Margao: In order to counter the drugs menace, South Goa police have focused on a multi-pronged strategy of conducting raids and booking cases besides holding regular awareness drives in schools and colleges to sensitise youngsters about the ill-effects of drugs.
As many as 44 cases have been booked under Narcotic Drugs and Psychotropic Substances Act, 1985 in South Goa for the first six months of this year.
Out of the 44 cases, the Margao police booked highest number of 11 cases while 9 cases were booked by Vasco and 4 by Ponda police, 3 cases each were booked by Colva, Fatorda, Canacona, and Verna police while 2 cases were booked by Cuncolim, 1 case each was registered by Maina-Curtorim, Quepem, Curchorem, and Sanguem police stations.
South Goa police stations had booked in all 52 cases from January to June in 2018. Out of the 52 cases, the Margao police had booked 11 cases while 11 cases were booked by Vasco police and 13 by Ponda police. Colva, Fatorda, Canacona and Verna police had booked 3 cases each, 2 cases were booked by Cuncolim police, while 1 case each was booked by Curchorem, Sanguem and Collem police stations.
South Goa Superintendent of Police Arvind Gawas said that after taking cognizance of drugs cases they have intensified the drive and it will continue and police will take stern action against drug peddlers.
“We have also send letters to several educational institutions to provide information and response from the authorities is expected,” he said.
The total number of drugs cases booked by police stations in South Goa in 2018 was 77 of which all were detected. In the year 2017, in all 60 such cases were booked by police in south Goa. The highest number of cases was booked by Margao police which was 17 cases followed by 16 by Ponda police, 12 by Vasco police, and 6 each by Colva and Canacona.
Besides this, 4 cases were booked by Verna, 3 each by Cuncolim, Fatorda, and Curchorem while 2 each by Maina-Curtorim, and Collem police stations. 1 each case was booked by Quepem, Sanguem, and Mormugao police.
The above figures indicate that there was a spurt in number of drugs cases in Margao, Ponda, Vasco, Colva, Canacona etc in South Goa in 2018.
Till November 11, 2018, 71 cases were booked under Narcotic Drugs and Psychotropic Substances Act, 1985 which went up to 77 by December 2018. In the year 2017 during same period, police had booked only 41 cases.
Police records show that from 2012 till August 17, 2017, South Goa police had booked only 56 cases under NDPS Act and had arrested 61 persons. However, in the year 2018, police booked 77 cases. Police records show that since the year 2012, cases were booked every year and charge-sheets were filed but number of the cases booked was less however in year 2018, the number of cases booked had jumped four-fold.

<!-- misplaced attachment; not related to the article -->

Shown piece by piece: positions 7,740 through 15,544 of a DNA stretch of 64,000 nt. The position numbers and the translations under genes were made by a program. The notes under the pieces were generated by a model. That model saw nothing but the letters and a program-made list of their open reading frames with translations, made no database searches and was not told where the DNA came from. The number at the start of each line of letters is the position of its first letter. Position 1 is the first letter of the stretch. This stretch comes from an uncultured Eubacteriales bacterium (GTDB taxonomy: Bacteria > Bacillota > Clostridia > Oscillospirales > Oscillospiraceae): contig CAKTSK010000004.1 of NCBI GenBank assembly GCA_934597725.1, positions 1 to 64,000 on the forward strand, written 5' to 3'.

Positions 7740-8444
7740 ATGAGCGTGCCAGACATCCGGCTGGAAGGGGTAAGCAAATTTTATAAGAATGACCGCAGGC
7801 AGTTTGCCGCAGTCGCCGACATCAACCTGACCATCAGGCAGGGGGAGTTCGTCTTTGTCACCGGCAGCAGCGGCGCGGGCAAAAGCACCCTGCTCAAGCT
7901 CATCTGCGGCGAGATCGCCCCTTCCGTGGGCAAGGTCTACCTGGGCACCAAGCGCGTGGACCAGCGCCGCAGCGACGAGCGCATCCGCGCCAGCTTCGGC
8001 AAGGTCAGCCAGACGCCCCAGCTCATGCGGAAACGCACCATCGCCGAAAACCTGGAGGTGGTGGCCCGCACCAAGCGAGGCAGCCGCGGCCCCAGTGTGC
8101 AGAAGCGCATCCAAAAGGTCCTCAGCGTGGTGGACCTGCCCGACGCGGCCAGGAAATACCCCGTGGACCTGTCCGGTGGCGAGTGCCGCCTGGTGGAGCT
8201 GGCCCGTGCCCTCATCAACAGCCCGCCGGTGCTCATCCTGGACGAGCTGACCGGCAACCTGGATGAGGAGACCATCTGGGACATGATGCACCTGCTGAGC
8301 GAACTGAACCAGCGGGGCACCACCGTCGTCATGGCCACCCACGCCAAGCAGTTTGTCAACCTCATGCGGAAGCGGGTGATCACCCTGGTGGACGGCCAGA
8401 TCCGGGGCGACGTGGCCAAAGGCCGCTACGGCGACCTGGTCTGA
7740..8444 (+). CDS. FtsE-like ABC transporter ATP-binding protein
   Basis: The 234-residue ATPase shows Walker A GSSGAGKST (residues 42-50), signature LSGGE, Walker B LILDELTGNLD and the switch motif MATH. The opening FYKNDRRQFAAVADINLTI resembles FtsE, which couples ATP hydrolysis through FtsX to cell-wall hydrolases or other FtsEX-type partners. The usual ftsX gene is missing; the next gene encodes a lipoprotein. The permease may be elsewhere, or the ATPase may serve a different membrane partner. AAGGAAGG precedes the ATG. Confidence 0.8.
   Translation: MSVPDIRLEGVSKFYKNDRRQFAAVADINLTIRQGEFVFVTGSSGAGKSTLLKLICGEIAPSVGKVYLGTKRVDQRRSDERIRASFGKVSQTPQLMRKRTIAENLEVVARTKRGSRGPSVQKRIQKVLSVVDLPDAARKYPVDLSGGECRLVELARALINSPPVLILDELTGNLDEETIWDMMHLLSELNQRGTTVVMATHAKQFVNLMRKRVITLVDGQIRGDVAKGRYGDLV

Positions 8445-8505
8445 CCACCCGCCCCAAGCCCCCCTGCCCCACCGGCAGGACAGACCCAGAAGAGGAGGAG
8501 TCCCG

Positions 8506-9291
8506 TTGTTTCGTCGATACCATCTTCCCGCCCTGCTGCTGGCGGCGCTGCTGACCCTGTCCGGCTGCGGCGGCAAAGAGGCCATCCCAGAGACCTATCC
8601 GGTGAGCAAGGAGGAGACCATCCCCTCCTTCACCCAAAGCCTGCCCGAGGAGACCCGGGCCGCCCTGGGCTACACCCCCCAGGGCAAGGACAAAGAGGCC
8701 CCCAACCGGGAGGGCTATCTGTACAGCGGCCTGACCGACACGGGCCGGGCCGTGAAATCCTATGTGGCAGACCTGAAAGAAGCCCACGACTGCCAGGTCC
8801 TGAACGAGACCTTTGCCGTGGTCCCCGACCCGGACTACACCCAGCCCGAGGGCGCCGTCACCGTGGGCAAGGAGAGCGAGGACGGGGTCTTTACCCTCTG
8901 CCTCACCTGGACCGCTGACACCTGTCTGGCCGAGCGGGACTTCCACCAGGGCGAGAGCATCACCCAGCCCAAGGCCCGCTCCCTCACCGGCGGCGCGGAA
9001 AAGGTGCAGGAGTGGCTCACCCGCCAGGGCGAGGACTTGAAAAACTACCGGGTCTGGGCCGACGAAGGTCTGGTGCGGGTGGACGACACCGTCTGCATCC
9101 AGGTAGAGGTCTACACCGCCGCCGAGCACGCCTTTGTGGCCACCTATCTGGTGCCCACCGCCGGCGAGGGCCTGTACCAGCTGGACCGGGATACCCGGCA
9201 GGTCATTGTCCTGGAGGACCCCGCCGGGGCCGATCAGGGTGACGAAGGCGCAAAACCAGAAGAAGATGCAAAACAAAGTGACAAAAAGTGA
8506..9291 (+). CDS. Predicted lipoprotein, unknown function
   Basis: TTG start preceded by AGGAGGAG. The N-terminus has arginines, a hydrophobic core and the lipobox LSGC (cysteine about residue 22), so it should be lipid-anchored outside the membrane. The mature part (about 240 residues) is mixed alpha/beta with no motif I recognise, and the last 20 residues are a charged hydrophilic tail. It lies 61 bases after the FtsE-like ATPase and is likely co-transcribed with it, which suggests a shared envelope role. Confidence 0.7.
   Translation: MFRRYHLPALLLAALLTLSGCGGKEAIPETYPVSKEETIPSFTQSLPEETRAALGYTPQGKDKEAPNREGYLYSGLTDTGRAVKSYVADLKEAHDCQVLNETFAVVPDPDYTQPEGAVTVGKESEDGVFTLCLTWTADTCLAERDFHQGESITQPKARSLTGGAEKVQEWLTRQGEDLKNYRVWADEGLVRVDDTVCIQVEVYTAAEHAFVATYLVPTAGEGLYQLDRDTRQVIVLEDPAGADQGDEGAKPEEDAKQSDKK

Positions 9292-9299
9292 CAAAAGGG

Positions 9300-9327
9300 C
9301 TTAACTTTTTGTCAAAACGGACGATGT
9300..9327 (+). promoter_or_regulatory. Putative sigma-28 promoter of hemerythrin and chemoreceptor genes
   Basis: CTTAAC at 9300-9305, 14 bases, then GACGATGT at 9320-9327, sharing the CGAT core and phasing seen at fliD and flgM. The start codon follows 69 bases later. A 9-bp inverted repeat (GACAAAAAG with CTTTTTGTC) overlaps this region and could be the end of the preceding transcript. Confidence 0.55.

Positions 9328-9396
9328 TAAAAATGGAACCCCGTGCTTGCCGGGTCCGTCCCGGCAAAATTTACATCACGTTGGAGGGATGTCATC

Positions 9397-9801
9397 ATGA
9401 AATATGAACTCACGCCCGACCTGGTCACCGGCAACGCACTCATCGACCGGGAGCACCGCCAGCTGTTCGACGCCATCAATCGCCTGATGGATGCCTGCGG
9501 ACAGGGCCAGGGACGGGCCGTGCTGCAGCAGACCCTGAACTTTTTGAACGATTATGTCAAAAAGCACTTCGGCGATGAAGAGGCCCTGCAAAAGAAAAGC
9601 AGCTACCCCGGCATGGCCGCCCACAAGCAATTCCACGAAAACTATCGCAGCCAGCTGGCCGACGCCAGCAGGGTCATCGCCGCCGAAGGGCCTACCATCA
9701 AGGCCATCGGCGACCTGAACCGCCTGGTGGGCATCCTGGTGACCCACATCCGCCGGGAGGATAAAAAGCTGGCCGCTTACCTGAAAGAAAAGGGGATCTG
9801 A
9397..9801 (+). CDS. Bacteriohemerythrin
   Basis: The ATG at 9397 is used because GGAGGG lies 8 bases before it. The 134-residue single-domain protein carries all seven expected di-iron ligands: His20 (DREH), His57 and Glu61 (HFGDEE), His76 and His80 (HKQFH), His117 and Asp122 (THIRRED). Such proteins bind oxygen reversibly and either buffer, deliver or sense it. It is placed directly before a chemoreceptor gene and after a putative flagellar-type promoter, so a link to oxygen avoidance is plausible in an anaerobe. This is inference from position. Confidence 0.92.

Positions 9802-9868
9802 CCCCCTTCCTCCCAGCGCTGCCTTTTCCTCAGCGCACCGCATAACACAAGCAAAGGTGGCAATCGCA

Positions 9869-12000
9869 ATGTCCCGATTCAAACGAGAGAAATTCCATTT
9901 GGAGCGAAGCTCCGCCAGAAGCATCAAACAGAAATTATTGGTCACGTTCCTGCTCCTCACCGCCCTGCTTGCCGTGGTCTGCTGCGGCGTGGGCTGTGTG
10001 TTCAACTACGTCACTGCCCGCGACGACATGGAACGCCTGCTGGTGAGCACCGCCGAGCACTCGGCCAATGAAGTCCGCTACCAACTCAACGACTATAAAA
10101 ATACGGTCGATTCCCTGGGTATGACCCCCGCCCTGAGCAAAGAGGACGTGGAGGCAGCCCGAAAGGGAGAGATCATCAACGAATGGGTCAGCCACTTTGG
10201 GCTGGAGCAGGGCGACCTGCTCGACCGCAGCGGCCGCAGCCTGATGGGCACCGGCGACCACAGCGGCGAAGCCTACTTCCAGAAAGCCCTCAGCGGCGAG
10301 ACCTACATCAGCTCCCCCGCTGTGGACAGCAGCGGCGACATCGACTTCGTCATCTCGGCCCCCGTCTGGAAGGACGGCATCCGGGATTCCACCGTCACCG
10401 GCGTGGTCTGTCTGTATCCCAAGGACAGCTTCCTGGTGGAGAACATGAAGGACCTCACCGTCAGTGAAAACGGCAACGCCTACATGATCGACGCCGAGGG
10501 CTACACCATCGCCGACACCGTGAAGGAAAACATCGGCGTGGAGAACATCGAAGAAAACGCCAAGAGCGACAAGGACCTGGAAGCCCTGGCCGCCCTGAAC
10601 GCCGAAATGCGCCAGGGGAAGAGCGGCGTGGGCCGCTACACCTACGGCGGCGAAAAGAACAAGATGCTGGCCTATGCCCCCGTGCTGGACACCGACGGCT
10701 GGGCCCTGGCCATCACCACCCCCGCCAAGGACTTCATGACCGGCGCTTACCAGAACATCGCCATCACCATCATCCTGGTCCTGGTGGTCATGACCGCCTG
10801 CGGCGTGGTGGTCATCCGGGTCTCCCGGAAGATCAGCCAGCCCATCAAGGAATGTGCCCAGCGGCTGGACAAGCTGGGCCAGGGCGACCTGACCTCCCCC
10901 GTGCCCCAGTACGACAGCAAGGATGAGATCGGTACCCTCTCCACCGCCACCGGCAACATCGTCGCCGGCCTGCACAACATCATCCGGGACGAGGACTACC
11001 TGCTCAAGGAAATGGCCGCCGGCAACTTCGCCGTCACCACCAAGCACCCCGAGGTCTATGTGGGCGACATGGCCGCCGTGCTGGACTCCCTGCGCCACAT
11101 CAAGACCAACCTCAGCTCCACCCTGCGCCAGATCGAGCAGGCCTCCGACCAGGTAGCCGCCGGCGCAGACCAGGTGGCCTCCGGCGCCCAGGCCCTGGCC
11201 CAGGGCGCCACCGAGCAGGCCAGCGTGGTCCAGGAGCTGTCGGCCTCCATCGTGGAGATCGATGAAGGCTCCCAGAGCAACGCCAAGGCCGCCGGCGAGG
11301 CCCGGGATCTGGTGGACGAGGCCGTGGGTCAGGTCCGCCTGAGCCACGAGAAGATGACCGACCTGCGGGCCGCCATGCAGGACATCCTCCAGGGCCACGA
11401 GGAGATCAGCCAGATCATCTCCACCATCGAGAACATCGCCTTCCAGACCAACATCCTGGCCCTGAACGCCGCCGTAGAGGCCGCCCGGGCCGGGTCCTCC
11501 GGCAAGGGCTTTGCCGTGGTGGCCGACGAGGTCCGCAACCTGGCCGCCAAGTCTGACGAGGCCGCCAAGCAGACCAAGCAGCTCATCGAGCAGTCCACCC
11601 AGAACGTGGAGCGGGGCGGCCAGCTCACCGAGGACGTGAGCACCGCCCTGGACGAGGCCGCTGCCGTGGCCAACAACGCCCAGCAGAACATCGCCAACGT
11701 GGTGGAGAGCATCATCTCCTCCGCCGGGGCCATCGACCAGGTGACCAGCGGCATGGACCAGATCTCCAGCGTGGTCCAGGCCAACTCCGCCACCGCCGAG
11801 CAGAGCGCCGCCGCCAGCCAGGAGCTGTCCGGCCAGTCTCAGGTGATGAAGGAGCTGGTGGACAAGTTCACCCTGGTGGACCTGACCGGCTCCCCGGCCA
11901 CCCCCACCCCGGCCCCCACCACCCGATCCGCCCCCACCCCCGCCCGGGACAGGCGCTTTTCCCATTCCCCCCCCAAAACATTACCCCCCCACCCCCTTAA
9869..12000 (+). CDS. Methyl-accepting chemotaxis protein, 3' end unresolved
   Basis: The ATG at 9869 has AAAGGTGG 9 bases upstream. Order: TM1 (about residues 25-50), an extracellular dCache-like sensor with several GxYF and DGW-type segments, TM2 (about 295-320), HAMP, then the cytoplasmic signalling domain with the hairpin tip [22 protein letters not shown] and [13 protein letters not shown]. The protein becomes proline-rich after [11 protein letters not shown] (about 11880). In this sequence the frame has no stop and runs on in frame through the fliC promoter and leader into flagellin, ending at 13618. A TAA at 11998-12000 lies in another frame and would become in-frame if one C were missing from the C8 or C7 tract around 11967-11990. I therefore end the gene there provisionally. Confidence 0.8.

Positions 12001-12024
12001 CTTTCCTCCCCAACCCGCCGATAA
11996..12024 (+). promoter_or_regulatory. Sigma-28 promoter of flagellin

Police records also show that in the year 2012 South Goa police had booked only 12 cases under NDPS Act while in the year 2013, 4 cases were booked, in the year 2014, South Goa police had booked 6 cases and in the year 2015, 8 cases were booked while in the year 2016, South Goa police had booked 13 cases which jumped to 60 in 2017 and 77 in the year 2018.
Further Margao police from the year 2012 till August 17, 2017 had booked only 16 cases while Maina-Curtorim police during this period booked only 2 cases and arrested 3 persons. Colva police booked 2 cases and arrested 2 persons while Cuncolim police booked 1 case and arrested 1 person, Quepem police booked 2 cases and arrested 3 persons in six years while Canacona police booked 10 cases and arrested 10 persons.
Vasco police have booked 10 cases and arrested 12 persons, Mormugao police have booked 1 case and arrested 1 person while Ponda police have booked 12 cases and arrested 12 persons. Number of the persons arrested from 2012 till August 2017 were 61 while number of cases booked are 56.
Senior citizen Ulhas Kerker however said that there is an argument that a strong police commitment to aggressive narcotics law enforcement will strengthen the community’s resolve to deal with the problem. Lack of manpower, poor drug detection training and some avoidable procedural delays may be hampering the effectiveness of the drug prevention efforts and suggested that increase in funding for specialised training of police professionals dealing with drug detection and investigation may help to resolve the issue, he added.